Bacteria have dangerously evolved to thwart many drugs designed to kill them. As a result, a growing antibiotic resistance crisis is responsible for more than 700,000 deaths each year, becoming one of the world’s most pressing health issues.
Since the development of new antibiotics to treat infections has stalled, many patients are now receiving multi-drug treatments in the hope that their joint therapeutic effects may prevent the development of further resistance. Yet, many risks and unknowns are involved in these multi-drug treatments.
Giving a drug to a patient often causes bacteria to develop resistance against it. Fortunately, some of these resistant mutants become more sensitive to a second drug, allowing doctors to successfully treat the infection. However, doctors cannot always be sure when and if evolution will follow this happy course. Worse still, resistance to the initial drug can backfire and cause a to augment in resistance against the second drug, leaving doctors with no other treatment options.
Scientists at the University of California, San Diego have now developed a way that can help doctors calculate the odds of incidental results for different drug pairs and thus increase the chances of a successful treatment. As described in the review eLifegraduate student Sarah Ardell and assistant professor Sergey Kryazhimskiy have developed a mathematical model that can calculate the risk of resistance evolution for various drug pairs.
“The problem with using multiple drugs to treat bacteria is that we just don’t know what mutations are available to bacteria,” said Kryazhimskiy, from the ecology, behavior and evolution section. of the Biological Sciences Division. “In many situations, bacteria can gain access to mutations that make them resistant to both drugs as well as mutations that make them resistant to the first drug but susceptible to the second. In such situations, it is very difficult to predict in which direction the population will evolve.The model that we have developed allows us to make these predictions.
In developing the model, Ardell and Kryazhimskiy used a new concept called “JDFE”, which stands for “Joint Distribution of Fitness Effects (of New Mutations)”. The JDFE characterizes the different types of mutations available to bacteria and allows researchers to categorize drug pairs into those that facilitate or hinder multi-drug resistance.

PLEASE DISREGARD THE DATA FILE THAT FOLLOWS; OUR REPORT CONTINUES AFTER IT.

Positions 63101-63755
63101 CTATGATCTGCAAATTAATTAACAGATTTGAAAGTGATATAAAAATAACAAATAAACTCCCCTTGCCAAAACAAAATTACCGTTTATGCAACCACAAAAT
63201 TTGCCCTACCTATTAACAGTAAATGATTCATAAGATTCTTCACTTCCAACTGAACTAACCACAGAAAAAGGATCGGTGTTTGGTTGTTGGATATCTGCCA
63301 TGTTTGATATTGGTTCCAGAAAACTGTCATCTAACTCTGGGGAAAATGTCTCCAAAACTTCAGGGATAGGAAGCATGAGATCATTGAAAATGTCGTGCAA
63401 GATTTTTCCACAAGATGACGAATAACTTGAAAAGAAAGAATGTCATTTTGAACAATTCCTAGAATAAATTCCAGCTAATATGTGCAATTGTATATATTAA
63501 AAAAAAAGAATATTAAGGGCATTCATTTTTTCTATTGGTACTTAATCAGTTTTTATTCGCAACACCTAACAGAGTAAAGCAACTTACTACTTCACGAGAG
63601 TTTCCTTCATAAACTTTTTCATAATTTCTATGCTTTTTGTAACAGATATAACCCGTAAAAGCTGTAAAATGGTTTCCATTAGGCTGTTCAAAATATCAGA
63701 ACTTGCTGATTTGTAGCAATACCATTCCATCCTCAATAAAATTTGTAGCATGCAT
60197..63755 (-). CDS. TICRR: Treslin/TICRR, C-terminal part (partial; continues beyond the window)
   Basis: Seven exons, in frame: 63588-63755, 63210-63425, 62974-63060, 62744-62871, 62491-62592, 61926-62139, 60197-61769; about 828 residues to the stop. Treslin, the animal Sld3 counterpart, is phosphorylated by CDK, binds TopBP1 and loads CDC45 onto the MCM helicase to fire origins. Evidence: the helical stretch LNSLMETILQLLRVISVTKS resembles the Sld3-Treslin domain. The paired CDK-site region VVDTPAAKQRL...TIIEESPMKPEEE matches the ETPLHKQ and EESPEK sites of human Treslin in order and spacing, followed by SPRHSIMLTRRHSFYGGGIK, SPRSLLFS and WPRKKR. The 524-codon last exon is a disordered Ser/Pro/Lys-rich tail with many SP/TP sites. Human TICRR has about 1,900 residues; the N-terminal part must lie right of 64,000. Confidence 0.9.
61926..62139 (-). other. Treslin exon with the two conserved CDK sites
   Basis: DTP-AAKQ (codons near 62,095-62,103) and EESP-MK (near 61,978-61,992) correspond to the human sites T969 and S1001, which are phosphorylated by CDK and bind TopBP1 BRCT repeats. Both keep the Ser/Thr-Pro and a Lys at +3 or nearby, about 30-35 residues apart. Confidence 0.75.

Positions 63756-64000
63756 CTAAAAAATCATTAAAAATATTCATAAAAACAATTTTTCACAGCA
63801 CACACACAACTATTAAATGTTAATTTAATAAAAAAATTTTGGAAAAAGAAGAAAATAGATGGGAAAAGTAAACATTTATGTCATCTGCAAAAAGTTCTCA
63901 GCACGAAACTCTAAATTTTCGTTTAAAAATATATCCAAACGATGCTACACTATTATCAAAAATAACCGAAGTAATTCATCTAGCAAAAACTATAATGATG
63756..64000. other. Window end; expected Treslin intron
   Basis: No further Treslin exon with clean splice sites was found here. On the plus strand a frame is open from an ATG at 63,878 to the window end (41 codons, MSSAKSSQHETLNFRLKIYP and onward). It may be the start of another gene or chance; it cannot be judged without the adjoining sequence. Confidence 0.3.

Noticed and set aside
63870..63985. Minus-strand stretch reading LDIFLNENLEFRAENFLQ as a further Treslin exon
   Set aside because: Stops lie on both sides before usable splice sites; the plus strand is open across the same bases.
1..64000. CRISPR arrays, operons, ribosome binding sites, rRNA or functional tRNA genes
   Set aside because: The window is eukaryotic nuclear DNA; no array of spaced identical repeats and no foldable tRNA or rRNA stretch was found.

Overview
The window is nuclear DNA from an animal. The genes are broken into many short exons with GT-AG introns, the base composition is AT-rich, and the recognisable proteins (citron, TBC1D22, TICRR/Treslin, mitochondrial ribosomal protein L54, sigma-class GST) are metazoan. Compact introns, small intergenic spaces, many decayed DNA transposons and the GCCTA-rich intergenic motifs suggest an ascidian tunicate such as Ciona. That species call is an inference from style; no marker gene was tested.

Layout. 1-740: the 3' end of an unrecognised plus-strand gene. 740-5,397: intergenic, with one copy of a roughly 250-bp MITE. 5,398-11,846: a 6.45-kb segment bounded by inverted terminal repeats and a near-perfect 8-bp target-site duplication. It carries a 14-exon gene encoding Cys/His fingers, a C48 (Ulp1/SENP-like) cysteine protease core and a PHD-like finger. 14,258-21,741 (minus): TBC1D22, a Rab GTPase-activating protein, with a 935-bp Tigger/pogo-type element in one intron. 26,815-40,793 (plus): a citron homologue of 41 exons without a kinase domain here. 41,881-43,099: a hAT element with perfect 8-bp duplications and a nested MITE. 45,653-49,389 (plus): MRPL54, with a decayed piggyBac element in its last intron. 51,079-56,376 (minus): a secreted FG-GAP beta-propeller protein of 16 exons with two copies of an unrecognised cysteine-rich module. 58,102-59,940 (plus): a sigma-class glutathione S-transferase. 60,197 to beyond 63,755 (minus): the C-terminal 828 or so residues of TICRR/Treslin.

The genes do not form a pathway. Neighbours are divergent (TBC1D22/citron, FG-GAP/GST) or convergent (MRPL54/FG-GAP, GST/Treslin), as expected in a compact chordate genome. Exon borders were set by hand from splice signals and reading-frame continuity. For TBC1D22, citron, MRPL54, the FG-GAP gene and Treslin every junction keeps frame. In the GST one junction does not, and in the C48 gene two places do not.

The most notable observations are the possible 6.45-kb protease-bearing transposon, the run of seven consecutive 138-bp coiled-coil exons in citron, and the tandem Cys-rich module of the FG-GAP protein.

After reviewing the mutational data available for the bacterium Escherichia coli, researchers have found many resistance mutations against various commonly used antibiotics that lead to collateral sensitivity (a beneficial outcome) or collateral resistance (a detrimental outcome) with other drugs. They say their new model could help better predict resistance outcomes, which means a win for infected patients, although it’s not foolproof given the inevitable randomness of evolution.
Ardell said she was surprised to learn that antibiotic resistance cannot be viewed as a simple deterministic process. The more she learned, the clearer it became that different bacterial populations develop resistance in different ways, even under controlled laboratory conditions. The same experiments conducted by different labs often produce conflicting results, she found.
The strain of bacteria, the concentration of drugs, and the nutrients in the body’s environment can all lead to mixed results.
“But even if all of those things are exactly the same, you might always get different results in two different iterations just because evolution is built by random mutations,” Ardell said. “Two different populations could have randomly accumulated different mutations with different side effects, even if everything else is equal. There is so much variability and randomness in these processes, which is an incredibly important thing for patients to think about. We want to give drug pairs that we believe will produce collateral sensitivity as much as possible – not just 50% of the time.”
The researchers indicate that much remains to be learned about the diversity of side effects of resistance mutations.
Ardell is currently investigating drug pairs that address the same target, the ribosome, an important protein complex in bacterial cells. She builds a metabolic model of the cell to understand JDFE from a mechanistic point of view.
“The essence of our result is that we can predict the probability of collateral resistance evolution,” Kryazhimskiy said. “It’s not perfect, but it’s better to have no idea what’s going to happen. If we choose the drug pairs carefully, we can minimize the likelihood of collateral resistance. We can’t completely rule out the “adverse effect, but we can minimize the risk that it will happen. Our work could potentially help clinicians choose drugs that minimize the course of multidrug resistance.”